For Americans who are often so enamored with the combination of disparate global flavors, ingredients and techniques, the fusion cuisine of Malaysia seems tailor-made for the country’s food-obsessed populace. Malaysian cuisine represents the unique coalescence of Indian, Chinese, Thai, Portuguese, Middle Eastern and native Malay flavors.

“Why do Americans need Malaysian cuisine?” asked Christina Arokiasamy, chef, author and Malaysia’s Food Ambassador to the United States. “America has given Thailand a chance. America has given Japan a chance. America has given India a chance, China a chance, Vietnam a chance. America is a country that is multicultural. America is close to traditions. And Americans are also very innovative. We Malaysians are also very close to our culture, just like Americans. We are very traditional, yet we are so innovative that we can make this kind of food for the American kitchen.”

The most popular Malaysian dishes represent the melting pot that is the company’s eclectic food culture. Hokkien Mee, for example, is a Chinese style noodle dish cooked with crispy cubes of deep fried pork lard. Nasi Kandar is a popular rice dish, seasoned with Thai-inspired curry sauces. Malaysia also offers its own unique take on satay, a dish popular throughout Southern Asia, from India to Indonesia.

With bottled Malaysian sauces, packaged spice pastes and pre-packaged heat-and-serve meals available in many grocery stores, cooks who never before attempted a Malaysian passport meal at home are now beginning to experiment with the exotic flavors of this Southeast Asian kingdom. Meanwhile, those less likely to whip up their own Malaysian feast are experimenting with the flavors of the country at popular restaurants, such as San Francisco’s Banana Leaf, New York’s Nyonya and Las Vegas’ Satay.

Home cooks experimenting with flavors of India

Although Indian food is relatively well established in this country and thus does not necessarily fall into the category of up-and-coming global cuisines in the way Malaysian or Polish food might, the fare of the Indian subcontinent is growing as a mainstream cuisine of choice in this country. According to market research company Mintel, retail and foodservice sales of Indian food have jumped 35 percent in recent years. As a result, more and more home cooks today are experimenting with Indian flavors and ingredients in their own kitchens.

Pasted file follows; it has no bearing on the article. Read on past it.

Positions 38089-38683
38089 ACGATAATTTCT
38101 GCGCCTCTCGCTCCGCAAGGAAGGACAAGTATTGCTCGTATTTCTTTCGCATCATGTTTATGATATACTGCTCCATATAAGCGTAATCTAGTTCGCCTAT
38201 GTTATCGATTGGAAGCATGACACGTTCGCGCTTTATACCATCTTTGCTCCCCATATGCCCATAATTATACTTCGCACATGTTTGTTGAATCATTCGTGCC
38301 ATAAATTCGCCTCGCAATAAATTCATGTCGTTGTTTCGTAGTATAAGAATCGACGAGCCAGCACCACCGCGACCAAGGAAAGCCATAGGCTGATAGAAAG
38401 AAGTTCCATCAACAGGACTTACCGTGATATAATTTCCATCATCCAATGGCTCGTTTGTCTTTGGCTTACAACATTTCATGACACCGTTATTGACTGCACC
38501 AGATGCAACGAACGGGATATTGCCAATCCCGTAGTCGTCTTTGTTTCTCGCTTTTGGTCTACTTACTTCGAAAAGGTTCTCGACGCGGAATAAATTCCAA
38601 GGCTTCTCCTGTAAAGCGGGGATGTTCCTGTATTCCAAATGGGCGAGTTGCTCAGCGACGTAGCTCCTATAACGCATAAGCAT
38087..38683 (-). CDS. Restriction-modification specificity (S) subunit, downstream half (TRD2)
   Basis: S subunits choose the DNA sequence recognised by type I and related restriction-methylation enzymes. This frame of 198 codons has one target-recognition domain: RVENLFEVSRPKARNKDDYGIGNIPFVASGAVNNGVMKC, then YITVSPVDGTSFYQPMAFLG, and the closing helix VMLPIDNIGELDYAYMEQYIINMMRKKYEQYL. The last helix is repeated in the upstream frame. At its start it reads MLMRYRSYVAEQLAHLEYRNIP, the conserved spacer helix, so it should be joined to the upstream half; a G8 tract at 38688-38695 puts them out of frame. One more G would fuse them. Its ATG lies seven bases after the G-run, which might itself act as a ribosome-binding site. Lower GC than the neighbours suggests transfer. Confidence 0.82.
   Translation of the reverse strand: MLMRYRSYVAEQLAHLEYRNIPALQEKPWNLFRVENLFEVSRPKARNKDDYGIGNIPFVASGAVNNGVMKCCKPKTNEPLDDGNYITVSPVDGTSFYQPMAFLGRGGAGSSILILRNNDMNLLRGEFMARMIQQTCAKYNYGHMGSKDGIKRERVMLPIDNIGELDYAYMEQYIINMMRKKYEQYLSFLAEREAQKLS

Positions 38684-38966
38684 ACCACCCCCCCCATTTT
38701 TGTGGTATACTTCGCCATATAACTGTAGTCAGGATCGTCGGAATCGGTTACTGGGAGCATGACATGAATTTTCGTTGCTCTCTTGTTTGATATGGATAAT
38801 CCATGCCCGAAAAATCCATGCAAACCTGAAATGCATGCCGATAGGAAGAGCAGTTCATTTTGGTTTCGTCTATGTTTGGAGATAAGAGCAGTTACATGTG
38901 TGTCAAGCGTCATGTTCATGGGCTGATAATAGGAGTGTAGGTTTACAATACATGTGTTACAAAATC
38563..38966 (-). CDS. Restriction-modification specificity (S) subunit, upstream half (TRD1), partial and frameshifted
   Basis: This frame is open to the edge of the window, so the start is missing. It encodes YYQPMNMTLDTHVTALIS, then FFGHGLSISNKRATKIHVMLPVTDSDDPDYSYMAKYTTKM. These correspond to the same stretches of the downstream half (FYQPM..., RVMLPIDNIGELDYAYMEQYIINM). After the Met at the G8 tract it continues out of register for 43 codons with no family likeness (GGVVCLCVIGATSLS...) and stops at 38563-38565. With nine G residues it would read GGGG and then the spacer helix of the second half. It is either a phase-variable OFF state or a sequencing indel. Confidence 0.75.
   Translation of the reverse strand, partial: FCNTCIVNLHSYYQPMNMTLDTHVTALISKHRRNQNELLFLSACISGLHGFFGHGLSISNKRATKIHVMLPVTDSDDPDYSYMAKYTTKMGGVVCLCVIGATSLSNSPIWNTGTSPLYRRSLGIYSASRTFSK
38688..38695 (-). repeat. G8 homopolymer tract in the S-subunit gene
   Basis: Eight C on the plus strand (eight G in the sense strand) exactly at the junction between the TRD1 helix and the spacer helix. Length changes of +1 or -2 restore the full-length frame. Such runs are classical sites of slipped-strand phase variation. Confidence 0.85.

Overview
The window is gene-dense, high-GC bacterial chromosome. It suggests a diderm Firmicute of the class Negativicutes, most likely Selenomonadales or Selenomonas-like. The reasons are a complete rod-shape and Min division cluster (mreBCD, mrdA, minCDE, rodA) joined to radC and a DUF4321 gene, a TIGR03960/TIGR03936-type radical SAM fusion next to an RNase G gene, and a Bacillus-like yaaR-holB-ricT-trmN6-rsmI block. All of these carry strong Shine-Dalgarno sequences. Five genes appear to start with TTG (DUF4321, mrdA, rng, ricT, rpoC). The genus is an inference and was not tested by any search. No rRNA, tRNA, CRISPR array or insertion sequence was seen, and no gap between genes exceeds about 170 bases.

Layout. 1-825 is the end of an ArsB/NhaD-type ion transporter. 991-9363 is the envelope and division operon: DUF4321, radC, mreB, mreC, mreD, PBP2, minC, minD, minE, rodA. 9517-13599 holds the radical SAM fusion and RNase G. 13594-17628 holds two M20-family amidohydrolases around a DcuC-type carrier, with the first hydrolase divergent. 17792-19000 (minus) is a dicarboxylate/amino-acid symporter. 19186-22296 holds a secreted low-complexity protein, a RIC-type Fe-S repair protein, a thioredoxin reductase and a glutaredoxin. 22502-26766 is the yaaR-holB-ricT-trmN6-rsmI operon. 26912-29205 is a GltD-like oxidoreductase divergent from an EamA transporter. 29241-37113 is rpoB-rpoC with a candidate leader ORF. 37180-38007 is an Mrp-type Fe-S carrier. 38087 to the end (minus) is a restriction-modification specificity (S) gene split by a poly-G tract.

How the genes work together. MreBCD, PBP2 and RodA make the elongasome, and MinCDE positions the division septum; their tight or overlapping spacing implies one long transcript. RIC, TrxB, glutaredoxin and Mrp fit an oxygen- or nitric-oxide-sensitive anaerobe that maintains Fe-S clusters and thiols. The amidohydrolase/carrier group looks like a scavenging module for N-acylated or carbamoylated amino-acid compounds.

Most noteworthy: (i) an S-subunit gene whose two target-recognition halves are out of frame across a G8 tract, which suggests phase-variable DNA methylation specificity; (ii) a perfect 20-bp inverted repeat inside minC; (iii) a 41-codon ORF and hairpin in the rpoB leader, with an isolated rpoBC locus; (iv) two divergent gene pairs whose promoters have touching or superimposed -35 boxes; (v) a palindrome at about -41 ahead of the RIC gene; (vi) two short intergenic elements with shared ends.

Today many Americans who never before touched a plate of chicken tikka masala, palak paneer or vegetable jalfrezi are carefully dipping their toes into the pool for the first time. This is in part due to the work of gourmet food companies that are attempting to make Indian dishes and flavors more accessible to the average American. Whereas one once had to visit a specialty grocery to pick up the staples necessary for preparing an Indian meal, today the average supermarket offers a selection of Indian ingredients and heat-and-serve dishes.

“It’s getting a little bit easier [to appeal to Americans], because people have become more adventurous in what they want to eat. They want new spice profiles. They want higher spice profiles. And Indian food provides that,” said Mike Ryan, Vice President of Marketing for Deep Foods, a manufacturer of Indian foods.

 

Hammond’s Candies Brings Handcrafted Confections to Hungry Consumers

By Zach Calvello

Hammond’s Candies has come a long way since Carl T. Hammond first founded the company in 1920 after leaving school to apprentice for a local candy maker. Today, Denver-based Hammond’s Candies is one of the best known confectioners in the country, renowned for its outstanding quality and dedication the craft of candy making. The company handcrafts all its confections in open kettles and small batches. All ingredients for its candies are sourced locally, and supplies are purchased from American companies.

HammondsCandies1-RNSince welcoming Andy Schuman to the team as the President and CEO of Hammond’s Candies, the company has seen enormous growth. “When I first started with the company in 2007, we were primarily known as a Christmas confectioner. I saw this as a perfect opportunity to begin branching out,” says Schuman. “I wanted Hammond’s Candies to be known for everyday candies, not just for its holiday ones.”

With this in mind, the company began to expand its horizons in all areas of candy making, sales and distribution. Hammond’s Candies now delivers its candies throughout the nation. The company’s products are primarily found in “mom and pop” shops across the United States, but distribution expands far beyond this. “We are found in larger retailers as well, but because of how our products are crafted, it makes sense that smaller retailers like to carry our products,” said Schuman.

As Hammond’s has increased the scope of its distribution, the company has had to develop a precise distribution plan. To get ready for the holiday season, for example, Hammond’s Candies now prepares nearly a year in advance, ensuring that all orders are met with exceptional veracity.

Social media has been hugely important to Hammond’s as a tool for attracting business. The company regularly updates its Facebook, Twitter and Pinterest accounts. Schuman says, “Pinterest has been a great place to show consumers what they can do with our candies.”

Hammond’s Candies enjoys keeping its social media sites entertaining and exciting, driving recurring visits from followers. Throughout the year, Hammond’s Candies holds polls on its Facebook page in order to get direct feedback from its fans. This is a method that Schumann finds particularly useful in determining new product direction, and he has employed social media in a number of ways, including recently seeking advice about names for his newly adopted dog. “It was exciting to see how many names we received from this poll,” he says. “We were getting names like Butterscotch, Cupcake, Taffy—just all sorts of fun ones.”